We were totally surprised to see how much gold was in the clean-up! Nearly all of the gold was in the form of tiny flakes. The bottom of the river here was packed with fine gold! We still needed to do another sample to confirm the deposit was more than a small star-burst. I have turned up good initial sample results a number of times, only to find out afterwards that there was no workable high-grade deposit present. But a second positive sample in near proximity is usually something to get excited about. Still, Mark, Jim and I were feeling pretty good about this. It was the best sample we turned up in two weeks of effort. Our level of enthusiasm had been turned up a notch or two.

The water in the river had cleared up quite a bit by the following day. We moved the dredge forward some distance and repeated the same exercise with me getting dragged off the shelf by the strong current into the depths of the Rogue River. It was all easier the second time, because I was expecting the steep drop and I could also see better on the bottom with four or five feet of visibility. Still, it was everything I could do to get the sample done while holding 25-feet of 5-inch suction hose suspended against that strong current. The results from the second sample were about the same, millions of small flecks of beautiful gold! We found a new pay-streak!

MarkJim Yerby captured our excitement in the following video sequence shortly after we confirmed the gold deposit:

From earlier experience, we already knew the Rogue River is loaded with fine gold. So I had retrofitted this 5-inch dredge with a special double-screen classification system; the purpose which is to direct finer particles of gold into a more-protected, slower-moving recovery system where smaller-sized gold can drop out.

The best way to see how well a new recovery system is working is to dredge a bunch of gold into it. Mark, Jim and I took our time to establish where most of all this fine gold was stopping in my box. Fortunately, most of it was in the top third. And there was almost zero gold in the final portion of the box. Things were looking good!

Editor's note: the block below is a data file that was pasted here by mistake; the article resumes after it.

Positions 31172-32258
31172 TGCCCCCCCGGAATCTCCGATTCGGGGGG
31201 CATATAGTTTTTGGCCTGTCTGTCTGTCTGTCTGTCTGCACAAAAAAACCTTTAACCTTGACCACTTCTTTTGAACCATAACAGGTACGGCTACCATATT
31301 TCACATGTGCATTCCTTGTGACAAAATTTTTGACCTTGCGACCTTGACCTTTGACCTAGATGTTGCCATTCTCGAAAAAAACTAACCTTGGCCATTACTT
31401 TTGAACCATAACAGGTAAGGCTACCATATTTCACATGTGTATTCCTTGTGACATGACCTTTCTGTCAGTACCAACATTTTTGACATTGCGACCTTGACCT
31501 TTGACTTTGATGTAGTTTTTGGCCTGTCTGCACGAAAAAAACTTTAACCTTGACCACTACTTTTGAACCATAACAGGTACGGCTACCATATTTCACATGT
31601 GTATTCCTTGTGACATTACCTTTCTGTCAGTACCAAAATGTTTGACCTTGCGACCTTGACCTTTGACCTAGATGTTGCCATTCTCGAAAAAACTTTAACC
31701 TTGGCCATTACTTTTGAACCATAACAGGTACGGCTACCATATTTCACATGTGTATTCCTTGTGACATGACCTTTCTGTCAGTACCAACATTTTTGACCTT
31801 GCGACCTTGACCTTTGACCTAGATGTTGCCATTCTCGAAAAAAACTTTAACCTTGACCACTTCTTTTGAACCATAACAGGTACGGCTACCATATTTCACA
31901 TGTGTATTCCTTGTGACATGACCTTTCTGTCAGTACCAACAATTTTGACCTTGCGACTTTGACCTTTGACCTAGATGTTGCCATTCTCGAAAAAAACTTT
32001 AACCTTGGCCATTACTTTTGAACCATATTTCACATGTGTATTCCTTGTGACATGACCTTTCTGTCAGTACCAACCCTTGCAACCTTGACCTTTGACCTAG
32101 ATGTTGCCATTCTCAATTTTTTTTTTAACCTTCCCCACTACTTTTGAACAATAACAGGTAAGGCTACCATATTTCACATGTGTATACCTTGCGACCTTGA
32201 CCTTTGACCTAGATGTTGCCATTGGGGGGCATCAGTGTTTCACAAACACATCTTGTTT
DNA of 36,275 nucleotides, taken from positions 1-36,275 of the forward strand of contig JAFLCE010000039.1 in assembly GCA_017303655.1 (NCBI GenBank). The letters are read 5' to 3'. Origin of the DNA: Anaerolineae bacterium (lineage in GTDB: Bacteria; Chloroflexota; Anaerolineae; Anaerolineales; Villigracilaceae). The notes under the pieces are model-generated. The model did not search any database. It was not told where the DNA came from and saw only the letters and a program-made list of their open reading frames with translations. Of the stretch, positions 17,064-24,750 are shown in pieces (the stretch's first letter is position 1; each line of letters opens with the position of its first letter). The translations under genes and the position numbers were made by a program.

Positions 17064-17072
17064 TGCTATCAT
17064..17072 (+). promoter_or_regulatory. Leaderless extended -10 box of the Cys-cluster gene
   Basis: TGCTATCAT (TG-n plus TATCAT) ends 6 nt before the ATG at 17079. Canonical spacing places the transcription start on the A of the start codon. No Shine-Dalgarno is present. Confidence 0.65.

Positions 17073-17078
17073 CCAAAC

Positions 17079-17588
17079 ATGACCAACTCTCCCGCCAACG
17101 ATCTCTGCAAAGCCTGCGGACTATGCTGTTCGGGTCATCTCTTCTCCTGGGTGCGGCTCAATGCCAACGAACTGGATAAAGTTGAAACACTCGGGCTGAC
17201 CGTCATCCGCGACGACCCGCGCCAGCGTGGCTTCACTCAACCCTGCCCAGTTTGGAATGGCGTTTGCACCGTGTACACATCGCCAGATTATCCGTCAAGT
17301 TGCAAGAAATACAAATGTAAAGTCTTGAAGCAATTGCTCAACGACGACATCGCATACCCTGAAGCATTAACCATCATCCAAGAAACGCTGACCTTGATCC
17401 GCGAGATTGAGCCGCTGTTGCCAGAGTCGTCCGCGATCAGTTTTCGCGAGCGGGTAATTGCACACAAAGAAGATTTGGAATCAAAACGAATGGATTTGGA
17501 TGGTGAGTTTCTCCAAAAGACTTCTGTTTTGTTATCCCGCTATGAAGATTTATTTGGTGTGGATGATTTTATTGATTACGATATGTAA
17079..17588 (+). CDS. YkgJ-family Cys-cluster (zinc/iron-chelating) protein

The big, remaining challenge we faced was how to work this new pay-streak out in the middle of that fast, deep water. When we have faced this problem on our properties along the Klamath River, we usually used boulders along the river bottom to anchor the suction hose to the bottom. But I was not seeing any boulders to use as anchors along the bottom of the Rogue in this area. We had to come up with some other way to reduce the pull of the suction hose out there in the middle of the river.

Our initial idea was to couple an additional 15 feet of suction hose onto our existing hose, increasing the entire length to 40 feet. The idea was to anchor the coupler out in the river with a long pendulum line (“swing line”) that we could angle out from a tie-off upstream on the side of the river. This worked pretty well on the next sample which I dredged, but still did not help me get out into the river as far as I wanted to go. So then we strapped a 60-pound weight belt to the coupler to hold it to the bottom of the river.  The combination of the swing line and weight belt out on the coupler then enabled us to anchor the coupler pretty-much as far out into the river as we wanted to go. This allowed us 15-feet of working suction hose on the bottom of the river that was relatively unaffected by the (very) fast water. This has evolved into a standard way to rig our dredges so we can work out in the middle of this or any other wide river. Here follows Mark’s visual demonstration of this new rigging method:

Mark's first cleanupImportant note: You have to be extra careful when working with any ropes in moving water to make sure there are no loose ends or unattached lengths of rope that you or your airline can get caught up in. When working in deep and/or fast water like this, you should also rig your airline so that it does not end up wrapped around anything or become caught up in any way that will prevent you from reaching the surface in an emergency. And you should never attempt doing things that you are not comfortable with. Safety is a personal matter. You are the one who is most qualified to know what your limits are. These stories I tell about the things that I personally do are not meant to be an encouragement for you to reach beyond your own capabilities.

Jim pointing to Mark’s first clean-up. Not bad!

Our first clean-up weighed in at 1.9 ounces. This was a good start, so we paused to congratulate each other that we had met our initial target of establishing a new high-grade pay-streak within the first two weeks of the season, even if it was on the 14th day.

A day later, we rigged Mark”s 5-incher with the same coupler concept and a swing line supporting an additional 15-feet of suction hose. We launched Mark out into the middle of the river about 80 feet downstream of my dredge. He was into good gold on the first day!